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Acoustic Zoom promises to provide high-resolution images of offshore oil and gas reserves

News, Ocean, Seismic Surveys Comments Off on Acoustic Zoom promises to provide high-resolution images of offshore oil and gas reserves

A small item in the Marine Technology Reporter just clued me in to what looks to be an interesting new line of acoustic imaging products that could have potential to augment, or perhaps reduce the need for, repeated seismic surveys of active oil and gas fields. PanGeo Subsea has announced new financing to develop their Acoustic Zoom, which they compare to a “deep earth telescope” capable of providing detailed imagery of subsea geology down to 6000m below the sea bed.  Current information does not clarify any details about the products’ acoustic output.

Most companies now utilize repeated seismic surveys in order to track the depletion of offshore oil fields; doing repeated 3D seismic surveys over time is termed “4D” surveying.   According to a recent PanGeo press release and backgrounder, one of the major limitations of current marine 4D surveys is that the resolution at reservoir depths is often too coarse to be able to focus the seismic attributes to a specific compartment or feature of the reservoir. Their Acoustic Zoom is pitched as a novel high resolution method which uses steered beams on reception and on transmission to produce images with higher definition than can be attained with conventional seismic techniques. They project that it will “reduce the cost, scheduling and logistics involved with 4D seismic imaging, including reductions in the amount of equipment, data acquisition time, as well as the time to compute and interpret seismic results. We expect our technology to become an important tool for permanent reservoir monitoring applications.”  To , read more about the Acoustic Zoom, see the these two press releases, announcing private funding received in July, and Canadian government funds received in February.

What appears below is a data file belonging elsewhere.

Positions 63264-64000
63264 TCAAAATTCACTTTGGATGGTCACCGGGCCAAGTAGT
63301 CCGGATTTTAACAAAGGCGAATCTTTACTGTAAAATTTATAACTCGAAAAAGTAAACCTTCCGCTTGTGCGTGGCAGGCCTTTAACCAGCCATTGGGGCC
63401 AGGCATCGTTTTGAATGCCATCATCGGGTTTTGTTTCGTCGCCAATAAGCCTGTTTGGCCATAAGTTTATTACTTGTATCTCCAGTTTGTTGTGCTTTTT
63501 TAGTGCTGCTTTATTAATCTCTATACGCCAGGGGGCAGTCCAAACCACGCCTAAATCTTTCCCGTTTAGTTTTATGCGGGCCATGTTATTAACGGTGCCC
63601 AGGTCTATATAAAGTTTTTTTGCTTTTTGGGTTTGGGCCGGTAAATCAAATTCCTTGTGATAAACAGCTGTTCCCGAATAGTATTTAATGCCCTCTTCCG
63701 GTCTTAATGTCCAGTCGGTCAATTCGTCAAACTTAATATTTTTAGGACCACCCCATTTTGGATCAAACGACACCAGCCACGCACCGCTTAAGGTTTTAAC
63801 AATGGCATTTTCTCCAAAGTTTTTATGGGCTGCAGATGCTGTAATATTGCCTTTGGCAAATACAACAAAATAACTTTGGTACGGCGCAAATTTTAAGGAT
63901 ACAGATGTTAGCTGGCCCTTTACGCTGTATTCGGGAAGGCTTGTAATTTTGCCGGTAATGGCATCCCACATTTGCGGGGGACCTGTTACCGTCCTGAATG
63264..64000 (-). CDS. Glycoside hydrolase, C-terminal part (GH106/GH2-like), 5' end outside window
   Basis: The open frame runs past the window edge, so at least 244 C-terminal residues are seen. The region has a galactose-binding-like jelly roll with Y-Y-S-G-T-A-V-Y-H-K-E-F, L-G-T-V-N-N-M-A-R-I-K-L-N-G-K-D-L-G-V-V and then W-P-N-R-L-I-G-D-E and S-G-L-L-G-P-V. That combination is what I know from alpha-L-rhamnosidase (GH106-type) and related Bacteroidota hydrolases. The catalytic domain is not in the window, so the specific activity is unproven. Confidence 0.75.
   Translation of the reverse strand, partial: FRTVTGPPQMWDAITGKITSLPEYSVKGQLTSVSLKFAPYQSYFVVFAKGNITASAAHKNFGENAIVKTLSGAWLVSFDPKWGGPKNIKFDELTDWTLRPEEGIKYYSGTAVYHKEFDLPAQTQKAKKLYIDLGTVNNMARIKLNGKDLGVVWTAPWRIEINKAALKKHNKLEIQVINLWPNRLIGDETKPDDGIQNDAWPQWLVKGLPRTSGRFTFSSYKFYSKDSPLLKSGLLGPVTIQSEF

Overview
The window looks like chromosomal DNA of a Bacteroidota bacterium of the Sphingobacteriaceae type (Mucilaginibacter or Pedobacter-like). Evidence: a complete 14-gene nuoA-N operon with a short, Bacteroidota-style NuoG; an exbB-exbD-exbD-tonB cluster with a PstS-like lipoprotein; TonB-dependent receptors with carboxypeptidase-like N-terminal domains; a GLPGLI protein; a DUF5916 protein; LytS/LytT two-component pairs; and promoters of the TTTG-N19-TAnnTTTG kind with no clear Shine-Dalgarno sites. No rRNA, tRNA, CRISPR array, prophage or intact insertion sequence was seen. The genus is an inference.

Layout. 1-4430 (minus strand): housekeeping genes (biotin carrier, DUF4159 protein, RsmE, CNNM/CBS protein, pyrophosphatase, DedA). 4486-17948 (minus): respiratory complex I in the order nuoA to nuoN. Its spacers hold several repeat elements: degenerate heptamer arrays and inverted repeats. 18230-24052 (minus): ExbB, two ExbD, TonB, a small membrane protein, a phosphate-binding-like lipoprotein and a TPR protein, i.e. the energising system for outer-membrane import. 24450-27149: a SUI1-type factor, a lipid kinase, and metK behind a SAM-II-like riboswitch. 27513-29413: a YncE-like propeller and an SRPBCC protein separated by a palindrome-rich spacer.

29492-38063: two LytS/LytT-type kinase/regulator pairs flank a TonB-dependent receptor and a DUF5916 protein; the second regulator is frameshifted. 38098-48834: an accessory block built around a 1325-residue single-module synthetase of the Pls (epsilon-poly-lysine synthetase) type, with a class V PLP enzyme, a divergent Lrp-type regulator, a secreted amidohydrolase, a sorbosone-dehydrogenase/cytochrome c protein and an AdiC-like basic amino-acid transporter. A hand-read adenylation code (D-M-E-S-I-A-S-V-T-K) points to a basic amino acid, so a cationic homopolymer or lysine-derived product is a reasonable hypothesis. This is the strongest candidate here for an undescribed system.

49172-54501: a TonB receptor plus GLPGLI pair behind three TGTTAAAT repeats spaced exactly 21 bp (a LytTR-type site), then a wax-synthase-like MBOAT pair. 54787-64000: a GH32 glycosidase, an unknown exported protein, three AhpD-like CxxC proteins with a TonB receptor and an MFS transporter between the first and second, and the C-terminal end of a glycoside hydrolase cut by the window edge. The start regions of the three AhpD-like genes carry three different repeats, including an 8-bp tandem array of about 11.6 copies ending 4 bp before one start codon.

PanGeo Acoustic Corer: the arms turn to image a full circle below

PanGeo Acoustic Corer: the arms turn to image a full circle below

There is no information on the company’s website about the source levels or frequencies of the acoustic pulses used by any of their innovative systems.  In addition to the Acoustic Zoom, which is still under development, PanGeo has previously brought to market two related products, the Acoustic Corer and the Sub-Bottom Imager.  The Acoustic Corer provides high-resolution images that can be manipulated in great detail; each scan covers an area 14m in diameter and 30-80m deep.  See this page for three videos of the Acoustic Corer and its data.  The Sub-Bottom Imager is an ROV that moves along the seabottom, making images 5m wide and 5m deep.  Both of these products are more oriented toward pre-construction surveys to help avoid surprises as infrastructure is being placed on or into the seafloor.

Maine towns keep wind farms at arm’s length as state looks to far offshore sites

Human impacts, News, Ocean, Wind turbines 1 Comment »

“As goes Maine, so goes the Nation?”  While this old political truism has faded in recent decades, the State of Maine is currently blazing trails in carefully considered wind power development.  At the local level, small towns continue to pass moratoriums and strict setback standards.  Most recently, Thorndike became the third town to set a one-mile setback, with the neighboring town of Dixmont taking up a similar ordinance at this week’s town meeting.  Meanwhile, two more towns, Avon and New Vineyard, joined four others who have hit the pause button on any wind farm developments by adopting moratoriums on any permits.  These actions come in the wake of three projects that have generated significant noise issues for neighbors out to as far as 3000-3500 feet; thus, half-mile setbacks are being seen as not enough to avoid risk of disrupting rural lifestyles.